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This is a borderline question. I decided to ask in the politics forum because media outlets are nowadays an integral part of the political system.

In this video some people are shown holding some crystals and the journalist says that they might be diamonds. But it does not take an expert eye to understand that there is absolutely no chance. They cannot be diamonds. In the video they show people celebrating, but the locals know the mining business, they had to do with it for all their life. It's hardly credible to see so many people deceived by those stones, probably those interviewed were just actors pretending to celebrate.

Why would network with the reputation of the BBC release such a video? What do they expect to get from the impression it creates on the public?

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    There are a lot of unfounded assertions and leaps of logic in this question. – Alpha Draconis Jun 16 at 13:17
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    Without knowing your credentials, it's hard to take your word, over the BBC's (presumably well sourced) journalism, in the first place. If you're going to stick to this line of questioning, I'd add some sources/evidence to support your claim that the BBC's reporting doesn't represent the facts. Even if you did, however, your question seems to assume they're reporting in bad faith, rather than simply being mistaken - this also requires evidence to support it. The circumstances of that evidence will greatly inform the answer. – William Walker III Jun 16 at 13:19
  • There is historical precedent en.wikipedia.org/wiki/Spaghetti-tree_hoax – DJohnM Jun 16 at 17:23
  • News covers people. Sometimes people are mistaken. – dandavis Jun 21 at 21:15
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the locals know the mining business [...] It's hardly credible to see so many people deceived by those stones

You seem to assume that everyone in South Africa is a miner. But South Africa has a population of 60 million, with just 450k employed in the mining industry (and of those, only 14k in diamond mining). One person in the video explicitly notes that they have never seen a real diamond in their lives; it's likely that that is the case for most people present.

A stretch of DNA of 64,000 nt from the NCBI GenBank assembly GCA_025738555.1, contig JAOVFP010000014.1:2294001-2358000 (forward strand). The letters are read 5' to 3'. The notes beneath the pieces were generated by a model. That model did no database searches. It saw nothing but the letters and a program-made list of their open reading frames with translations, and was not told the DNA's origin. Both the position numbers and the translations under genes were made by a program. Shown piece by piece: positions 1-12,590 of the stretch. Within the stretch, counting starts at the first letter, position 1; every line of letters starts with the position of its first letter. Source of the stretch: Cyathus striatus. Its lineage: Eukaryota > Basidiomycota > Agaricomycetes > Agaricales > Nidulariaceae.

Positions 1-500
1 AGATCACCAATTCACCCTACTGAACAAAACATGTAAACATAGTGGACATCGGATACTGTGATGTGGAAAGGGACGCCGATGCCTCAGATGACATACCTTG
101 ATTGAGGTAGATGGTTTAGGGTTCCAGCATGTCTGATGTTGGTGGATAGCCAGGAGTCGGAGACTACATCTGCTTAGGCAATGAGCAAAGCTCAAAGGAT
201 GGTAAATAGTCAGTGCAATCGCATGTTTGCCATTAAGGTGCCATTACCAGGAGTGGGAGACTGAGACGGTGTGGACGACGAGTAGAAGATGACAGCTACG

Why would the BB[C] risk damaging their reputation by releasing a fake mining discovery video?

You assume that the video is faked with hired actors. But there the question is indeed: Why would they? It's an awful lot of trouble to go through for no benefit at all.

A much more likely explanation is that people did indeed find stones, and did indeed mistake them for diamonds, which resulted in more and more people looking in the hope - no matter how unlikely - that it might turn out to be real diamonds.

The video is very clear on what is being shown though. It doesn't try to leave the impression that real diamonds have been found.

Why would network with the reputation of the BBC release such a video?

It's a bit of a fluff piece, but reporting on what is going on - in this case 'some people found what they believe to be diamonds, which attracted a large crowd of people looking for more' - is in line the mission statement of a news station.

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  • You assume that those people really believe that those stones could be diamonds. But if someone really did they would keep them well hidden, they would not show them on camera with their face with the risk of encouraging criminals or corrupt policemen to chase them. – FluidCode Jun 16 at 13:35
  • @FluidCode if that assumption stood on its own, I might believe it, but combined with all of the other assumptions neccasery ot come to that conclusion the probablity of that is low. For instance, they could personally know the policemen. – Ekadh Singh Jun 16 at 14:00
  • @EkadhSingh Of course, someone believes he has a stone worth a lot of money collected without mining permits and at the same time he thinks that the protection of his friends in the police is so strong that he can go around showing everybody what he got. Well, you say my assumptions do not stand up, but yours are no better. – FluidCode Jun 16 at 14:07
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    "But if someone really did [find diamonds] they would keep them well hidden" - would they? The California Gold Rush started when Samuel Brannan sprinted through the streets of San Francisco yelling "Gold! Gold from the American river!" - and he found out because workers from the gold mines had bought mining equipment from him using the gold they'd mined. – F1Krazy Jun 16 at 15:17
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    @FluidCode - If a mere 2% of the people who thought that they had found diamonds were willing to show their faces on the camera, a news station would interview that 2%, not the other 98%. It seems rather straightforward to me. – Obie 2.0 Jun 18 at 5:04

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